New York State has launched a new campaign to combat misinformation and disinformation around the COVID-19 vaccines. As part of this campaign, you can help your community by slowing the spread of dangerous misinformation and by taking steps to ensure you are getting accurate information about your health. 

Misinformation and disinformation surrounding the COVID-19 vaccines can be found on all major social media platforms, on messaging applications, online forums, and other places online and offline. Misinformation is being spread every day, and modern technologies have allowed it to spread faster and farther than ever.

Misinformation can be disguised, so that it looks like it comes from a reputable news source, or has images that look real, but are taken out of context. It can take the form of a blog post, a meme, a digitally altered video or image, among other forms. Misinformation includes conspiracy theories, but it can also include misleading statistics or headlines that misrepresent the underlying evidence.

According to a recent study by PEW research, 80 percent of U.S. respondents report seeing fake information about the pandemic online. In July 2021, the U.S. Surgeon General released an advisory on confronting health misinformation, writing, “Limiting the spread of health misinformation is a moral and civic imperative that will require a whole-of-society effort.”

4 Steps to Combat the Spread of Misinformation

1. Verify Before Sharing

Before sharing something on social media, check if the original source of the information is trustworthy. If you’re unsure, it may not be safe to share. 

2. Be Cautious When it Comes to Sensational Headlines and Images

Misinformation often comes with sensational or shocking text and images that are designed to grab your attention. Accurate information is often less sensational.

3. Get the Full Story

Misinformation often “cherry-picks” or elevates a small piece of a story in order to mislead or alarm you. Make an effort to get the full story and context behind a piece of content. You can do this by checking to see if information sources you trust are also covering the information that you are unsure about.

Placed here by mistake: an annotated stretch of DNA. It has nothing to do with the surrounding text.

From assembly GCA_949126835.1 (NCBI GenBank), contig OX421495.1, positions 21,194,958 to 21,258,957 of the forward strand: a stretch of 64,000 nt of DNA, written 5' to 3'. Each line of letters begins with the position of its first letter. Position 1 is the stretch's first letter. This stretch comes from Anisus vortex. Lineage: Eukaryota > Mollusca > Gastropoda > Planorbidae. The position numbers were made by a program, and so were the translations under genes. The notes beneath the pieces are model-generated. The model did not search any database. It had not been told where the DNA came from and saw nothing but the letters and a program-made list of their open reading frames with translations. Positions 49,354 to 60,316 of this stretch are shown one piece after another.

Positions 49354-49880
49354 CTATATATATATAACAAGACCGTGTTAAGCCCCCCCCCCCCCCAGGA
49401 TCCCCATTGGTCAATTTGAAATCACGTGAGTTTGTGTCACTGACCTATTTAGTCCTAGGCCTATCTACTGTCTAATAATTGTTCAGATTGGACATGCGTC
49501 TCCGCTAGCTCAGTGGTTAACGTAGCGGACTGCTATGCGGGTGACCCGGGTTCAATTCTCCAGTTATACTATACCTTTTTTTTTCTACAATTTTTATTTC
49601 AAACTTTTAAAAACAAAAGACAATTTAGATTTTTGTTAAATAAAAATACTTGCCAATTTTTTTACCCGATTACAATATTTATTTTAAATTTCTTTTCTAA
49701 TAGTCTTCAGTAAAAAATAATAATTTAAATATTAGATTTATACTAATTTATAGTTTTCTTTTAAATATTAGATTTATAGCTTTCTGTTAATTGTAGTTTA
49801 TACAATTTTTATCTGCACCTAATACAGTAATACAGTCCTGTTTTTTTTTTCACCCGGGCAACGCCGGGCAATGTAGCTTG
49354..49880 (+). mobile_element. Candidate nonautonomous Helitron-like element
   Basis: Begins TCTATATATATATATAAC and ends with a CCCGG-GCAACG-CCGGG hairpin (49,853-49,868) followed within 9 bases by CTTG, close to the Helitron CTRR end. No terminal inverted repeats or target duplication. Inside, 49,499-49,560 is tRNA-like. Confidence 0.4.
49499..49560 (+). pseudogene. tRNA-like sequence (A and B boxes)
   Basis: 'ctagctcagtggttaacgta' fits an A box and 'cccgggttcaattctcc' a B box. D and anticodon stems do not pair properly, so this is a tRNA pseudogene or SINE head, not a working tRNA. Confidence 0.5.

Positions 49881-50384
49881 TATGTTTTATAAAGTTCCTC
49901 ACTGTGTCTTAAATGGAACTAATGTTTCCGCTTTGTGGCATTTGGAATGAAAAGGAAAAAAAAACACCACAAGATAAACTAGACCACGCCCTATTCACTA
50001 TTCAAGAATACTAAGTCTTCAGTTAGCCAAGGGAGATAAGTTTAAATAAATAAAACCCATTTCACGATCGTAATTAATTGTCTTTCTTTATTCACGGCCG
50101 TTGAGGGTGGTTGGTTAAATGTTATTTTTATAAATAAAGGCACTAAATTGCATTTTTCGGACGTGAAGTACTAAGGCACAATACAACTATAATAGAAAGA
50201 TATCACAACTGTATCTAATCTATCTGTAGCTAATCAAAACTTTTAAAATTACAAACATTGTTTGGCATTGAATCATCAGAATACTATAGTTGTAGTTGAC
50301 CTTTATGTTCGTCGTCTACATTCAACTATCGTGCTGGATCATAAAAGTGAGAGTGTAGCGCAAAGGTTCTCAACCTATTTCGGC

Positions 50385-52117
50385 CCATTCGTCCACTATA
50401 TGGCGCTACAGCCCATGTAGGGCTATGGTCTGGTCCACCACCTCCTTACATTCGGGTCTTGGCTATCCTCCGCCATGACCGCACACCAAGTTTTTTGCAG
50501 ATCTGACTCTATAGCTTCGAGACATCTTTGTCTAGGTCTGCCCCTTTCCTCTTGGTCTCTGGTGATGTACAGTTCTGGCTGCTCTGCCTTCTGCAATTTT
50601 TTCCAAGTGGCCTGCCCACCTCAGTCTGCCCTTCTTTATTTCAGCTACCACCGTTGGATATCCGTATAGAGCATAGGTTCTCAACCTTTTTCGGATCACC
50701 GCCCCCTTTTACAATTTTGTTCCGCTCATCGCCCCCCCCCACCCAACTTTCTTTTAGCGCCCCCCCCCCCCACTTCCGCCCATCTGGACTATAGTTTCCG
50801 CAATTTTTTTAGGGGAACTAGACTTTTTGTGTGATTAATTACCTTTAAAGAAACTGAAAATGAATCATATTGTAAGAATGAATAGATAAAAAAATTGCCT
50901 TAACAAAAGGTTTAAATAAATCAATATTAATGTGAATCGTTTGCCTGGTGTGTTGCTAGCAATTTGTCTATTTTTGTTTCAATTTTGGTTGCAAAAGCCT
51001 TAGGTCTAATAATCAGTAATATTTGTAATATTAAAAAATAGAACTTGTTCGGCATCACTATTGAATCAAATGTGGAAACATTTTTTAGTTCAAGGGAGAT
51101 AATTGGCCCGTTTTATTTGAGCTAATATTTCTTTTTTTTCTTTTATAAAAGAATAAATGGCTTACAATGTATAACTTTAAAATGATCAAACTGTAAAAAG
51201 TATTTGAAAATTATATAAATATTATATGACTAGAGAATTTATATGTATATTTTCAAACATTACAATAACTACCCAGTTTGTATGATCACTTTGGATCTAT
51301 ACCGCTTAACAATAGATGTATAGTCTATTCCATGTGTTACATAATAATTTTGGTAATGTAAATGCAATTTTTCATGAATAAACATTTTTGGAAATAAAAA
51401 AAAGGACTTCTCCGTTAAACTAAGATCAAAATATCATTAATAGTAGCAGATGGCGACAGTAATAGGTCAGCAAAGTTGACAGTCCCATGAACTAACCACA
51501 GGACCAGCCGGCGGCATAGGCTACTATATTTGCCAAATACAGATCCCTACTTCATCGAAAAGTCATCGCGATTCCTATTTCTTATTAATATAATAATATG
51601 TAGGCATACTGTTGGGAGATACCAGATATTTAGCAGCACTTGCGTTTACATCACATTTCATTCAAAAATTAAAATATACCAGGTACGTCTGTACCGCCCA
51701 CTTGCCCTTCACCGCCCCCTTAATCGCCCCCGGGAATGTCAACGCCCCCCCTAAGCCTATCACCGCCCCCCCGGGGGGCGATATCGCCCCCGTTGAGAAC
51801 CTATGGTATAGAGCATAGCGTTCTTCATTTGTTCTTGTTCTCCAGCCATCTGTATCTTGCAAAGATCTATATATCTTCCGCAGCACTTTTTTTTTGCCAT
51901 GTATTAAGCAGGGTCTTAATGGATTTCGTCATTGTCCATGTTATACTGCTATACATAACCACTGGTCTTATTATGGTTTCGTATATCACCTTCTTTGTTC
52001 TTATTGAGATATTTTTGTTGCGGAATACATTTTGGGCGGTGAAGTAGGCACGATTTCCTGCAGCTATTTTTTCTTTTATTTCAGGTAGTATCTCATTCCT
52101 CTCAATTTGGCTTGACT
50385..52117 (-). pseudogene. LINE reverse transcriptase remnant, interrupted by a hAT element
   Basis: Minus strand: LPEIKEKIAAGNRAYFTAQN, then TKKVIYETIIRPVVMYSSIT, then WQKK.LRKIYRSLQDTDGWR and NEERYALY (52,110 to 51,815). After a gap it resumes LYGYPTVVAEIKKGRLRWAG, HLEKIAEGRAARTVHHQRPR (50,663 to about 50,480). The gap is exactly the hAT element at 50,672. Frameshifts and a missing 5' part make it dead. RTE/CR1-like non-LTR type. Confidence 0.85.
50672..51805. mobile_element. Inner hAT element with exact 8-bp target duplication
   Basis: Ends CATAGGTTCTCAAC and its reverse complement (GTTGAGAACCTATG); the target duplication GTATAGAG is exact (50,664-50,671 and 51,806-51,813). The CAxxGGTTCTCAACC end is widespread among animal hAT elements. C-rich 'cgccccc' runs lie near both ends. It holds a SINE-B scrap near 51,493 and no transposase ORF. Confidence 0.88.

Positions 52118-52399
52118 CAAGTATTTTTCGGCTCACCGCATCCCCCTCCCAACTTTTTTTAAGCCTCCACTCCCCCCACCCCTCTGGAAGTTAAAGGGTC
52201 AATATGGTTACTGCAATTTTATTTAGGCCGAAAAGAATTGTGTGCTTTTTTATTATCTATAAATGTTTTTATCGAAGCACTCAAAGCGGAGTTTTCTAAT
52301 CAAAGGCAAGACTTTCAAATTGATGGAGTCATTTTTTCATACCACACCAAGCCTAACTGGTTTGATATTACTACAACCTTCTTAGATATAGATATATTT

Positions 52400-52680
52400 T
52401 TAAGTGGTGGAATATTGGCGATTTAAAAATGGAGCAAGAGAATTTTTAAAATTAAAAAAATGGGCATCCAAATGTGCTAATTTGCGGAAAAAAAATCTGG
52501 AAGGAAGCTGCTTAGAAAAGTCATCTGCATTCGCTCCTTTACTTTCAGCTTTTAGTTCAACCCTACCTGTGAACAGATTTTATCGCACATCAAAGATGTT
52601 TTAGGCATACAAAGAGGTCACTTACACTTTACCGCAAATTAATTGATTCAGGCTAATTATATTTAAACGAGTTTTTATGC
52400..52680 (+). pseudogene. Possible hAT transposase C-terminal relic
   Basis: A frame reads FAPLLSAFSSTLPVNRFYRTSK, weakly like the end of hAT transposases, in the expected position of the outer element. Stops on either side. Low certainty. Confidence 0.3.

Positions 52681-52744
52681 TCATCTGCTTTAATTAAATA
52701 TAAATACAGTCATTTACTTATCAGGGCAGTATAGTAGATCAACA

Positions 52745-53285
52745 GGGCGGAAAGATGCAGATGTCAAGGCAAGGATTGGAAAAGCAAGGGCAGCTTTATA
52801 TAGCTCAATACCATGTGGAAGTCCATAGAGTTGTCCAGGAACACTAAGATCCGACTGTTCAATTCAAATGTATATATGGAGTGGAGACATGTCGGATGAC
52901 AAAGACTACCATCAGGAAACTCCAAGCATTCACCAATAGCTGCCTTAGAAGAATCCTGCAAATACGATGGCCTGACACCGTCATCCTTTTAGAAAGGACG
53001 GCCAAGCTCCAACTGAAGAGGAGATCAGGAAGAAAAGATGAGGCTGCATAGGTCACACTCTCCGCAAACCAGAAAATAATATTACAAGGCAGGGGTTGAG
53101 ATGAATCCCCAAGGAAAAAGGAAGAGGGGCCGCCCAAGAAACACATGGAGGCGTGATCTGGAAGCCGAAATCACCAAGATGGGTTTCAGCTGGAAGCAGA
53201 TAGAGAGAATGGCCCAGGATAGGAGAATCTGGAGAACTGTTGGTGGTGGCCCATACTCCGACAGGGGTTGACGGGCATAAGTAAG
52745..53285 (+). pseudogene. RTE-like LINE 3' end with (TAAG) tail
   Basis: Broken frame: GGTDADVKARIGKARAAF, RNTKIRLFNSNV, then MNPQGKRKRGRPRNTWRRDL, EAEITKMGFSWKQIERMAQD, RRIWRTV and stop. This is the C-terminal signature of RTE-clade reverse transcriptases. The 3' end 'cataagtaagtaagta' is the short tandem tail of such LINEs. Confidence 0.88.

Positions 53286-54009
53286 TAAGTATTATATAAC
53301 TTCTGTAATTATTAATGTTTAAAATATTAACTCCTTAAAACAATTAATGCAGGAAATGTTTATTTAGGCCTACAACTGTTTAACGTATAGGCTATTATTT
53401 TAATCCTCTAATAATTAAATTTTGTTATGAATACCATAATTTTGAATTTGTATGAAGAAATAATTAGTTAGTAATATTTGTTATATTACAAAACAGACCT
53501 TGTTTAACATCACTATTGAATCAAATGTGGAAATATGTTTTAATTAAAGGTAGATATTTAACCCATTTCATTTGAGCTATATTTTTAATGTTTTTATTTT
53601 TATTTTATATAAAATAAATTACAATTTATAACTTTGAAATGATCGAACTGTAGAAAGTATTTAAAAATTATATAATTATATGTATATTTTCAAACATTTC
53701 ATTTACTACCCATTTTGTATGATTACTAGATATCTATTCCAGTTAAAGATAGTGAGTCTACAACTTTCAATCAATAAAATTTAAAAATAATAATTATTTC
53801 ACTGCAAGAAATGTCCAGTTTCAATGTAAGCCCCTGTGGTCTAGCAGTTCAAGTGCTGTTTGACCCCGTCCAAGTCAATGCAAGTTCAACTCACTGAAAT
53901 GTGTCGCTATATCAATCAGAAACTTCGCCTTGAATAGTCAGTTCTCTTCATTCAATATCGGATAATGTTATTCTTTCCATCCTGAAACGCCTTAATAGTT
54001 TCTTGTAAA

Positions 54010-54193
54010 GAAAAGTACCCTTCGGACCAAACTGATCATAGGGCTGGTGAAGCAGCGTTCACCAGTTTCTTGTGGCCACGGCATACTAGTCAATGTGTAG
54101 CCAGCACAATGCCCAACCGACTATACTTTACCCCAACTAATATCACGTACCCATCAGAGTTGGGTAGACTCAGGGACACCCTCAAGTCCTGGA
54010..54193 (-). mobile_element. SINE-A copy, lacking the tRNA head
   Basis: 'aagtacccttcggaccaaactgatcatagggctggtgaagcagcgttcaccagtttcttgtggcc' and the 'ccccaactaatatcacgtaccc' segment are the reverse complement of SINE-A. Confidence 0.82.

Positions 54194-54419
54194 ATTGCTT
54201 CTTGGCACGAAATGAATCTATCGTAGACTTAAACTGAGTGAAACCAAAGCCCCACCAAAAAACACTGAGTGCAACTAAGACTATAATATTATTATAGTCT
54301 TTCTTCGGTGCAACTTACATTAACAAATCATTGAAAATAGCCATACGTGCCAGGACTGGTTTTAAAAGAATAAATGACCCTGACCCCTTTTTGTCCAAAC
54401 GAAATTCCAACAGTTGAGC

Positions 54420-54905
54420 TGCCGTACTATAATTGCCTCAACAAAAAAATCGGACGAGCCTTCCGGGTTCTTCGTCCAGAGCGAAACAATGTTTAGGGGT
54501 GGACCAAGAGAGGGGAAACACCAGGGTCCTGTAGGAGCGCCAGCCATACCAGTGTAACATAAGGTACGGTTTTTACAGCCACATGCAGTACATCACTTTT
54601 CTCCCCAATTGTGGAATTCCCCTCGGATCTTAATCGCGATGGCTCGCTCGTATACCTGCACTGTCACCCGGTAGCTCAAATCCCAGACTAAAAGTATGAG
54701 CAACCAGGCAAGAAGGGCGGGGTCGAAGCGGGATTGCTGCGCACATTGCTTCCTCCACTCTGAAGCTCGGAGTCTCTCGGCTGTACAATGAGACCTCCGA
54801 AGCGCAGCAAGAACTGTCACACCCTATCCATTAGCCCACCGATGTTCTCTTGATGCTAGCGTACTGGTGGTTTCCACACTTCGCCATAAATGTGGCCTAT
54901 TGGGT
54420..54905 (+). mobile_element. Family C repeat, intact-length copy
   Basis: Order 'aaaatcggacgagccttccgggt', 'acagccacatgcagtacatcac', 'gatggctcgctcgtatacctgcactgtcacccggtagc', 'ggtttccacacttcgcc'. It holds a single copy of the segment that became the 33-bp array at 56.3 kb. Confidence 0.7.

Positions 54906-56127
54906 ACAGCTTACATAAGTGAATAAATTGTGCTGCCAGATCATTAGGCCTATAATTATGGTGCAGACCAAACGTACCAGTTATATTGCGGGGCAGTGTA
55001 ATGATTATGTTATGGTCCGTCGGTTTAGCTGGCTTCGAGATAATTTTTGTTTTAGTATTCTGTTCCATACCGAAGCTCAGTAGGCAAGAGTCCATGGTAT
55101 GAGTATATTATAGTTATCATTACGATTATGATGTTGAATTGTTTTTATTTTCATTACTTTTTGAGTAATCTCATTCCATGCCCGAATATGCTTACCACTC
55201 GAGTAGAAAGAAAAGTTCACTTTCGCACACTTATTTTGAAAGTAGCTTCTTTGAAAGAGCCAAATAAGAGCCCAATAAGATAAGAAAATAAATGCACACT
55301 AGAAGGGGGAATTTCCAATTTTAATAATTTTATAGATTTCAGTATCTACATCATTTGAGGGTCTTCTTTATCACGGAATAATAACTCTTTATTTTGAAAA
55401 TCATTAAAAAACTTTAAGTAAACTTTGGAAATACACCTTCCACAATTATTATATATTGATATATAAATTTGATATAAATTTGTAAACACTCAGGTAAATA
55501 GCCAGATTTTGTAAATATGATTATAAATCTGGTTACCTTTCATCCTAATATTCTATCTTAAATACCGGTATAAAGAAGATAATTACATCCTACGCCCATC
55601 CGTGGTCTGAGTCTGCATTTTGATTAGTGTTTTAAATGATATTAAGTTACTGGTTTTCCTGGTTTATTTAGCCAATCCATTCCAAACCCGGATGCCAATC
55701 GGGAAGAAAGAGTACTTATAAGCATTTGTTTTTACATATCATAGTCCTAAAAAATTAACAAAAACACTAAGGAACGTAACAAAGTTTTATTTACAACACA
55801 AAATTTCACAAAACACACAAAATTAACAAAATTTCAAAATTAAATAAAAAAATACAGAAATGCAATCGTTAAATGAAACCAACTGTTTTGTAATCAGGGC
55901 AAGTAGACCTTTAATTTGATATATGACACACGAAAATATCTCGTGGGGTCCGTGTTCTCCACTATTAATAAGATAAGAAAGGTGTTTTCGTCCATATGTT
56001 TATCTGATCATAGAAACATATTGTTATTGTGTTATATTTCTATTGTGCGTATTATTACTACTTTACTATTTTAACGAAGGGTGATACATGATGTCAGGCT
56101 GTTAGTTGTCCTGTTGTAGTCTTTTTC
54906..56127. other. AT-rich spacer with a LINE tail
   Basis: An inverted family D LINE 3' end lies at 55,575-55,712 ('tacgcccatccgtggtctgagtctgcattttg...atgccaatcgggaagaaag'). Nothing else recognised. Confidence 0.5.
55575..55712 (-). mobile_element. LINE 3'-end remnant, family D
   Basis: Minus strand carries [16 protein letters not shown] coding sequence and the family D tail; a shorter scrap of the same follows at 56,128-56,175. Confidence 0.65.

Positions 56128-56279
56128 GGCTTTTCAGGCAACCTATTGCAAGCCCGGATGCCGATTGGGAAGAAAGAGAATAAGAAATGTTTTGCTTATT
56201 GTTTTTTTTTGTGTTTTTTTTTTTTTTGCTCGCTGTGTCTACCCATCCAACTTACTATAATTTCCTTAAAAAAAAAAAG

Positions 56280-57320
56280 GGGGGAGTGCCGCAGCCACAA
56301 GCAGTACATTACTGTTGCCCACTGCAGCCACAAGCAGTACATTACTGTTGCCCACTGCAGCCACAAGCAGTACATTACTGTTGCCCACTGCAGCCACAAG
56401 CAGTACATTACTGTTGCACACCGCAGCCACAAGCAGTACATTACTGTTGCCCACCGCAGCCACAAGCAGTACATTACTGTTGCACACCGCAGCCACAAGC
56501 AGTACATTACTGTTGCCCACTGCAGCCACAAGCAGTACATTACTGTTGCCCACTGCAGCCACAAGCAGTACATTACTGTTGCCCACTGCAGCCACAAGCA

4. Share Trustworthy Sources in Your Community

Help to spread good information within your community by sharing accurate information from trustworthy sources. Misinformation spreads faster when there is a shortage of good, fact-based information.

Adapted from sources including U.S. Surgeon General advisory, the World Health Organization, and the CDC.

MYTH: The COVID-19 Vaccine Can Cause Infertility

The Myth:

Since the COVID-19 vaccine became available in the U.S., misinformation has run rampant with many falsely claiming that the vaccine is not safe for pregnant people or can impact men and women’s fertility. Unfounded, untrue and harmful, these false rumors have discouraged many from getting vaccinated, including pregnant people who are at increased risk of severe illness. According to research published in the Journal of Osteopathic MedicineGoogle searches related to infertility and COVID-19 vaccines went up by 34,900% after a pair of physicians submitted a petition questioning data of the COVID-19 Pfizer vaccine. Following this petition, anti-vaccine activists circulated misleading claims regarding the possibility that the vaccine could impact fertility in women, misconstruing data.  Unfortunately, this inaccurate information has spread quickly and undermined confidence in the vaccine – with harmful consequences for pregnant people and those looking to get pregnant, who remain unvaccinated.